On a spur of the moment trip last week, we flew west. We spent a couple of days in Hermosa Beach, an endless stretch of beach in the South Bay of Los Angeles flanked by swanky Manhattan Beach on one side and chilled out Redondo Beach on the other. By 7 a.m., this beach town paradise would greet me wide-eyed and bushy-tailed with friendly beach volleyball games already underway. A continuous parade of runners, bikers, and skaters rocked the sandy trail known as The Strand, with miles of pristine sand and a dark blue ocean to urge them on.
What started out as a girls’ trip to the Caribbean ended up being an excellent opportunity to check out the food scene in the eastern coastal town of Fajardo, Puerto Rico. We sailed a catamaran and snorkeled in clear blue water, spotted a baby lemon shark swimming on the shore, and fell asleep to the lullaby of the native coqui frog. However, we also tasted Puerto Rican mofongo and alcapurrias, and talked to Brooklyn transplants Chef Kevin Roth and his wife Idalia about their five-year-old Nuyorican restaurant La Estacion. Stay tuned for my upcoming story in The Latin Kitchen about how this couple is turning Puerto Rican food on its head. In the meantime, these are some outtakes from the trip.
The Miami food scene is changing fast, and I witnessed it this past weekend with an unforgettable meal at Yardbird, chef Jeff McInnis’ ode to Southern cooking.
Since supper reservations were pretty impossible to get, we ended up going for a late Friday lunch. The restaurant was friendly and warm – picture a BBQ joint in a Brooklyn loft – with a high exposed ceiling and industrial light fixtures. Chalk art lined the wall above the open-style kitchen, the place where all the magic happened.
We settled into a great table by the window and ordered cocktails. With their extensive Bourbon list, I decided to try one of their signature drinks, the Blackberry Bourbon Lemonade. Made with bourbon, lemon juice, blackberries, cardamom, and sparkling wine, it was slightly sweet and refreshing, and transported me to summer in South Carolina. It turned out to be an ideal compliment to all of the dishes we ordered. The restaurant recommended that we order family-style, and that’s exactly what we did. more »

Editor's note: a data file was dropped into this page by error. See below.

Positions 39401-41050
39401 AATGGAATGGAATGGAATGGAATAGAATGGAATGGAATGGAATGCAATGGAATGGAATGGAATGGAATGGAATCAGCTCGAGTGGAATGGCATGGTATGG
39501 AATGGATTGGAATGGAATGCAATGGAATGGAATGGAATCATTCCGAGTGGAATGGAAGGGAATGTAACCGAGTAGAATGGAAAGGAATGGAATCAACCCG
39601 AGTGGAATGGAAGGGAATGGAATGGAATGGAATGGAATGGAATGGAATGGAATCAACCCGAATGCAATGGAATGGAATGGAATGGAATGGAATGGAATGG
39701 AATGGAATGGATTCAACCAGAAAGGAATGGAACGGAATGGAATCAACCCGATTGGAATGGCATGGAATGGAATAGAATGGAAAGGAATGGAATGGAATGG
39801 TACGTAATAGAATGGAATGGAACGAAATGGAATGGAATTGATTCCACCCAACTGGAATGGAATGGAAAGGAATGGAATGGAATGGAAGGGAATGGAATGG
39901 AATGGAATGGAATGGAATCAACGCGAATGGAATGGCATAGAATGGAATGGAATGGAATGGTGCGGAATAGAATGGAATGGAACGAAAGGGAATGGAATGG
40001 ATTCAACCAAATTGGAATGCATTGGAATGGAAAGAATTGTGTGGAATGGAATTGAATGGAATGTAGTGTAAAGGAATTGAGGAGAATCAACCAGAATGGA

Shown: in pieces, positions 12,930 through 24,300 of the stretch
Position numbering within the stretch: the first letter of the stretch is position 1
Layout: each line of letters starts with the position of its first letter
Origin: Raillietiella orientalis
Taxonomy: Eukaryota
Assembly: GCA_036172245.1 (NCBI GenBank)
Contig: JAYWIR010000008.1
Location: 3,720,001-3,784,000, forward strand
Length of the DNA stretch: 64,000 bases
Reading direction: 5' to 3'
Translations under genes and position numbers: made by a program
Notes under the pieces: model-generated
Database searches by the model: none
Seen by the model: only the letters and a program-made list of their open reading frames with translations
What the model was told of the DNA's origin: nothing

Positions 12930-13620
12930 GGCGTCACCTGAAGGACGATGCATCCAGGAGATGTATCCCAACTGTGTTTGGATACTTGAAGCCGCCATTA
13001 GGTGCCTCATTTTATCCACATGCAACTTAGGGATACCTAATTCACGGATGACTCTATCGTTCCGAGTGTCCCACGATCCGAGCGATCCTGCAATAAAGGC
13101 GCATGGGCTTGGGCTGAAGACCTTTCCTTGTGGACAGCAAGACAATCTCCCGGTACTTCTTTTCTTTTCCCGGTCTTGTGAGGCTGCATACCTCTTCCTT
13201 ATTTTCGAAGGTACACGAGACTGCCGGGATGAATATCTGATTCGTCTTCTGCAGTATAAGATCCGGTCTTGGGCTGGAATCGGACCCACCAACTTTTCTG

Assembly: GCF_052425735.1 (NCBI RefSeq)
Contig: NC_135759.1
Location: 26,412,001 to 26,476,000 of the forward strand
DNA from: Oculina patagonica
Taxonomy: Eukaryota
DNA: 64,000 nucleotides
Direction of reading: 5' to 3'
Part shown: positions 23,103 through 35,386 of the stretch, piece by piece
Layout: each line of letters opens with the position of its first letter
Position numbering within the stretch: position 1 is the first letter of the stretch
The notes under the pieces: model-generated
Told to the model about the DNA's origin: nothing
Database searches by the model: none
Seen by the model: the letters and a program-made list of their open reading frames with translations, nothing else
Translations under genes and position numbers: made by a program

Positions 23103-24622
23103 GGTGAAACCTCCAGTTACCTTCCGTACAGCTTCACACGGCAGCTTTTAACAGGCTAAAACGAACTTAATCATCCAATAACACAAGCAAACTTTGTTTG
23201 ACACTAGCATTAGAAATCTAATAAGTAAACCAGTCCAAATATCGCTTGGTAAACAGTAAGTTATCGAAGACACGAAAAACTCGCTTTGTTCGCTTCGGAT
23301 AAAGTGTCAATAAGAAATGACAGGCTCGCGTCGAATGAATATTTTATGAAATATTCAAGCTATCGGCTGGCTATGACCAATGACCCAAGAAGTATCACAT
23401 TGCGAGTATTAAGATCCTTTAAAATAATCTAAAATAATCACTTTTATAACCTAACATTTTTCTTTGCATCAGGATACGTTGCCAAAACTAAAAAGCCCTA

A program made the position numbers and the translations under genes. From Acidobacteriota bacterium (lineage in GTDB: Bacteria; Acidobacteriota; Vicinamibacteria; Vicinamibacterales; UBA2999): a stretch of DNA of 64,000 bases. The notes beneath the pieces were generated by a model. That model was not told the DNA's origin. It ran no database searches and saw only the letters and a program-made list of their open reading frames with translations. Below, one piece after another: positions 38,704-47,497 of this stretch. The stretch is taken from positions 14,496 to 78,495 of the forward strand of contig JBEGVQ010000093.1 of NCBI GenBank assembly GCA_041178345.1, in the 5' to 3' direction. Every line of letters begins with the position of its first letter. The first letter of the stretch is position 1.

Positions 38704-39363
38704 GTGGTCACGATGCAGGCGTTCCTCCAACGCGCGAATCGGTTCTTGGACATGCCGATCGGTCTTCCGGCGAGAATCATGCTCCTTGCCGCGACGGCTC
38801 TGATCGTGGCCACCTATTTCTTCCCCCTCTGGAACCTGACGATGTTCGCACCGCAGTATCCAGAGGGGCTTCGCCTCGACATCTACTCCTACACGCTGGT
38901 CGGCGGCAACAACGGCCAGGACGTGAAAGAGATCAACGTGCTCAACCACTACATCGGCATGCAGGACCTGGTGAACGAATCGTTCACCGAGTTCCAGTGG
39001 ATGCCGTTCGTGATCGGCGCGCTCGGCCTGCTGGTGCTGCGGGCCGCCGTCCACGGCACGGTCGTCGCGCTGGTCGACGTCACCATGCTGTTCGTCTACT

A Nuyorican at Better Being05.16.13
Whenever you fantasize about comida casera, now you can get the flavors of Puerto Rico in a killer sandwich at Better Being 940, the newest midtown outpost from the creative force behind downtown’s Better Being Underground.
The sunny spot, which opened November 2012, is energizing the area’s food scene with its colorful market-driven menu, funky art, and downtown vibe. But the real headliner, to this Latinfoodie at least, is The Nuyorican, inspired by the Puerto Rican flavors of the Lower East Side and one of the restaurant’s most addictive sandwiches. more »
When I was a little girl, my parents would take us out to eat pizza, usually after school functions, to celebrate birthdays or early Sunday nights. We would go to Pizzarelli, the quintessential Dominican pizzeria, or Pala Pizza, another chain run by Italian family friends. All the pies were wonderful, sweet and tangy, perked up with enough extra local oregano and albahaca needed to satisfy the Dominican palate. The taste and smell of these Dominican pizzas has been forever embedded in my senses, yet it was the way they were created that gave me the most pleasure. I would watch the pizza maker pull and stretch the dough until it was pliable enough to toss in the air, and wouldn’t take my eyes off the flying disk. For a 7-year-old, the process was hypnotic and as cool as the most dazzling magic trick.